PET imaging can detect cancer gene activity
US scientists have used PET imaging to detect overactive cancer genes inside breast tumours for the first time, raising the possibility that doctors may be able to detect and determine the type of cancer without the need for invasive biopsies.
The technology, known as radiohybridisation imaging (RHI), uses a DNA 'probe' to detect the activity of a gene called CCND1, according to the research report in the Journal of Nuclear Medicine.
The high levels of activity of CCND1 in most breast cancer cells means that it can be easily viewed using PET scanning and an appropriate probe.
Dr Mathew Thakur, professor of radiology and radiation oncology at Jefferson Medical College, said that doctors could use the technique to differentiate between harmless and malignant lumps.
"When suspect lumps are discovered, biopsies are necessary to determine if the lumps are cancerous.
"Mammography, an invaluable screening technique, sees shapes but not gene activity.
"Genetic PET scanning is a minimally invasive, sensitive and specific technique that might detect cancers with high efficiency in adult women and young women without breast compression."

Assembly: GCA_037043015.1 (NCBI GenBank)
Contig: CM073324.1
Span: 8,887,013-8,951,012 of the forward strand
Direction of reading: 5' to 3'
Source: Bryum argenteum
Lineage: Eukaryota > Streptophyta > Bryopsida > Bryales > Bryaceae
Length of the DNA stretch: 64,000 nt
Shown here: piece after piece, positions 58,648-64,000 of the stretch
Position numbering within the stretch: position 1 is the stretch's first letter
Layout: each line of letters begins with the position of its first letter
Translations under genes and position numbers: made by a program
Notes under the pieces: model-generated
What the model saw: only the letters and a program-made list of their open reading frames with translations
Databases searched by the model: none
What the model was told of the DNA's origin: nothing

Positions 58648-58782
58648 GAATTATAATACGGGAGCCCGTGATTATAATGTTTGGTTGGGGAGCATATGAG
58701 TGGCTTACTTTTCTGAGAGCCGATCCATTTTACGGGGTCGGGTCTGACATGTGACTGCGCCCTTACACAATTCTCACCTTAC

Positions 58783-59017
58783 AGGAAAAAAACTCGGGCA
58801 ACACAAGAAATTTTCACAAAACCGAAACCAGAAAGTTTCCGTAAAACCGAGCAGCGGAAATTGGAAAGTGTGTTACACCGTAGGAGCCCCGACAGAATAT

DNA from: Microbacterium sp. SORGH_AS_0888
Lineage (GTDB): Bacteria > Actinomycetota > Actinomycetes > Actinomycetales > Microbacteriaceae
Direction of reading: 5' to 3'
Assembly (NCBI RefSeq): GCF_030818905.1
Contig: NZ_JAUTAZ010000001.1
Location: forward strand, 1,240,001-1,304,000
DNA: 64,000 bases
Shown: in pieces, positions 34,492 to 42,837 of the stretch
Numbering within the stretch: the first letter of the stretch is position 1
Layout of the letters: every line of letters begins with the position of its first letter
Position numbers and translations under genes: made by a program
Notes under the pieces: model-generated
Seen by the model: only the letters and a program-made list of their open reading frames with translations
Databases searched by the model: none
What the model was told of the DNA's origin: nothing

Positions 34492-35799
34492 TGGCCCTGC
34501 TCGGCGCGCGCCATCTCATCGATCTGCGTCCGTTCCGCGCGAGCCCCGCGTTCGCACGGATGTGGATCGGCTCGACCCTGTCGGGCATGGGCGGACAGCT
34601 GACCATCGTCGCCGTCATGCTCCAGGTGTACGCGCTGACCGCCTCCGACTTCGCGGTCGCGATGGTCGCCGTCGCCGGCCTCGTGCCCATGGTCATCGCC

The expert noted that the ability to identify active cancer genes from outside the body could prevent patients with benign lumps from undergoing invasive procedures.
"Observing the cancer gene activity of a breast tumour will permit physicians to determine the best way to treat it," he added.
Researchers are also hopeful that the technology could be used to detect the activity of other cancer genes.
Dr Thakur noted: "Several other cancers show characteristic activated genes that we might be able to use for early diagnosis, such as pancreatic cancer, prostate cancer, lymphoma and colon (bowel) cancer."